MH 370 Victim's Mom Wants Answers

MH 370 passenger's family has hired a San Diego attorney to get answers

The mother of one of the passengers aboard Malaysia Airlines Flight 370 wants answers but at the same time doesn't want to believe the debris found Wednesday belongs to her son's plane.

Niloufar Vaezi, of Germany wants to know what happened to her son, Pouria Nourmohammadi. She wept while speaking with NBC 7 by phone Thursday morning.

“It’s been 16 months,” she said. “I was so patient. I was so hopeful.”

Flight 370 had been traveling from Kuala Lumpur to Beijing on March 8, 2014 when it disappeared.

For weeks, an international search team scoured the southern Indian Ocean off Australia for any sign of debris.

Now, an airplane component found on the French island of Reunion off the coast of Madagascar has been identified by air safety investigators as a "flaperon" from the trailing edge of a Boeing 777 wing, a U.S. official said.

Vaezi is concerned her worst fear will soon be realized as investigators try and identify the source of the debris found 2,300 miles from the search area.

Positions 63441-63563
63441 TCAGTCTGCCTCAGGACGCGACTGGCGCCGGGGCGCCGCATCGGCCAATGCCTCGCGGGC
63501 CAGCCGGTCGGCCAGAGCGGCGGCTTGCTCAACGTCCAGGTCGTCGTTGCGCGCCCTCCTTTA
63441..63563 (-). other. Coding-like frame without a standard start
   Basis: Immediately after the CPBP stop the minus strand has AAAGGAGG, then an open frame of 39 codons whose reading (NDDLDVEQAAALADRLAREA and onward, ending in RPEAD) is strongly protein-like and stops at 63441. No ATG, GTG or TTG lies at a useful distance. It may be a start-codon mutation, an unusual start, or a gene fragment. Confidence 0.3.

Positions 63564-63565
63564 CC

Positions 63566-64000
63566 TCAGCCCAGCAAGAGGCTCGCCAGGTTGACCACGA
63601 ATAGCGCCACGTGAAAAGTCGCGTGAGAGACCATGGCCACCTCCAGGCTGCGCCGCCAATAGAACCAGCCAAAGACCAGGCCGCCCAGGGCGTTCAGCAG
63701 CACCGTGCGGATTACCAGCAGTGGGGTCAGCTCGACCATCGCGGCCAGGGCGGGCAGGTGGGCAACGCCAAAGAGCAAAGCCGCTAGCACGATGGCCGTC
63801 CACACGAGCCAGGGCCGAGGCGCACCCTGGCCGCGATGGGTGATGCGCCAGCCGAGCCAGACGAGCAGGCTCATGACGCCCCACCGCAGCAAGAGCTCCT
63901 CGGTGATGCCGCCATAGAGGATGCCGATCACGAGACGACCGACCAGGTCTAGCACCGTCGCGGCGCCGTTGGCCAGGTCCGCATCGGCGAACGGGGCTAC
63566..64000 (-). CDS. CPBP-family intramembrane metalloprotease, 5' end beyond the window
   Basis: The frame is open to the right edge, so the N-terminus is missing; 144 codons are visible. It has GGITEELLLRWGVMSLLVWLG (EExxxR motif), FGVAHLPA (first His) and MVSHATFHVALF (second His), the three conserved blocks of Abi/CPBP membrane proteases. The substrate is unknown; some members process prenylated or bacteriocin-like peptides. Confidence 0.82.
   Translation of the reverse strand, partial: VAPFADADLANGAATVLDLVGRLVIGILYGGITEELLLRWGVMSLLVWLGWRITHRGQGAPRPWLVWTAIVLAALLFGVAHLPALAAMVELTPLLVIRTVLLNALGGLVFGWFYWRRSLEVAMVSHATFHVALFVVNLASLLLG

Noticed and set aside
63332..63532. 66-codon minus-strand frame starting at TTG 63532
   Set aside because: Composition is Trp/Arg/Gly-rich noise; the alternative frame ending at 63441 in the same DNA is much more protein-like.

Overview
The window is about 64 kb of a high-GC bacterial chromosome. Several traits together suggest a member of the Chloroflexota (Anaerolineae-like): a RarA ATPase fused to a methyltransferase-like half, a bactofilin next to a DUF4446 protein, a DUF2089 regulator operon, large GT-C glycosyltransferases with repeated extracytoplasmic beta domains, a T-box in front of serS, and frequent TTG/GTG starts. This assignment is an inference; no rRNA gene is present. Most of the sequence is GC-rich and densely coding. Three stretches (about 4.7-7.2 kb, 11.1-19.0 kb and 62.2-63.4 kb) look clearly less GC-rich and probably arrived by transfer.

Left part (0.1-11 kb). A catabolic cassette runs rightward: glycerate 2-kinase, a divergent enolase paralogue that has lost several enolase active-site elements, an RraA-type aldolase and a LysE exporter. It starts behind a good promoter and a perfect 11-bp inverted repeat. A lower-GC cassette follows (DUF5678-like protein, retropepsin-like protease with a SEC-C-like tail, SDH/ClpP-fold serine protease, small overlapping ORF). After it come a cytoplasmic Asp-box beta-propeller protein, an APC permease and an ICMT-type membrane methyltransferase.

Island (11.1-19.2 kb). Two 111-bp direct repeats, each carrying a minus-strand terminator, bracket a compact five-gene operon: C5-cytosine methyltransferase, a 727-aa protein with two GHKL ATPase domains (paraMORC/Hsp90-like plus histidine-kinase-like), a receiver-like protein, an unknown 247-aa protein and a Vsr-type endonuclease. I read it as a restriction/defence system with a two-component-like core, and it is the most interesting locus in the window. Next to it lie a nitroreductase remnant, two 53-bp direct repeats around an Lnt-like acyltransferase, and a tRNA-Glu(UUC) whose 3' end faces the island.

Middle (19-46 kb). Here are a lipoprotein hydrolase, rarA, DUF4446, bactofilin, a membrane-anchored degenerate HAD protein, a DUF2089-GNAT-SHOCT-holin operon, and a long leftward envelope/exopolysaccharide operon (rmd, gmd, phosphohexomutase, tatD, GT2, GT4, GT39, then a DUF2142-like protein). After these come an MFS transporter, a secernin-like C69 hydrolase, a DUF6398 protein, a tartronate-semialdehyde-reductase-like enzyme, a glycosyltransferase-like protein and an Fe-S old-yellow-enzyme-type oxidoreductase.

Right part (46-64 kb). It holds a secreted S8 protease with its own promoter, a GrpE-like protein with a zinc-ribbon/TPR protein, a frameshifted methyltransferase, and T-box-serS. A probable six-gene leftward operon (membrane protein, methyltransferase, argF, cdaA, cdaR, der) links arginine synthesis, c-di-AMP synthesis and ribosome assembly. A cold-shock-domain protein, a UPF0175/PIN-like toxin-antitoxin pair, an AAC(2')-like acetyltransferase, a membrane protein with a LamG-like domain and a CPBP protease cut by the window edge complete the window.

She's hired San Diego attorney Dan Gilleon who has filed a complaint on her behalf.

He said his client wants an authoritative figure to come in and say “’This is the black box…this is what happened.’”

If the part belongs to Flight 370, it could provide valuable clues to investigators trying to figure out what caused the aircraft to vanish in the first place, Jason Middleton, an aviation professor at the University of New South Wales in Sydney, told the Associated Press.

The nature of the damage to the debris could help indicate whether the plane broke up in the air or when it hit the water, and how violently it did so, he said.

The barnacles attached to the part could also help marine biologists determine roughly how long it has been in the water, he said.

The part was expected to be flown over the weekend to France for investigation, officials told the Associated Press.

Three days after the flight disappeared, officials identified Nourmohammadi as one of two Iranian-born passengers who used stolen passports to board the airline.

Nourmohammadi is believed to have been traveling to Europe as an asylum seeker, Malaysian police said.

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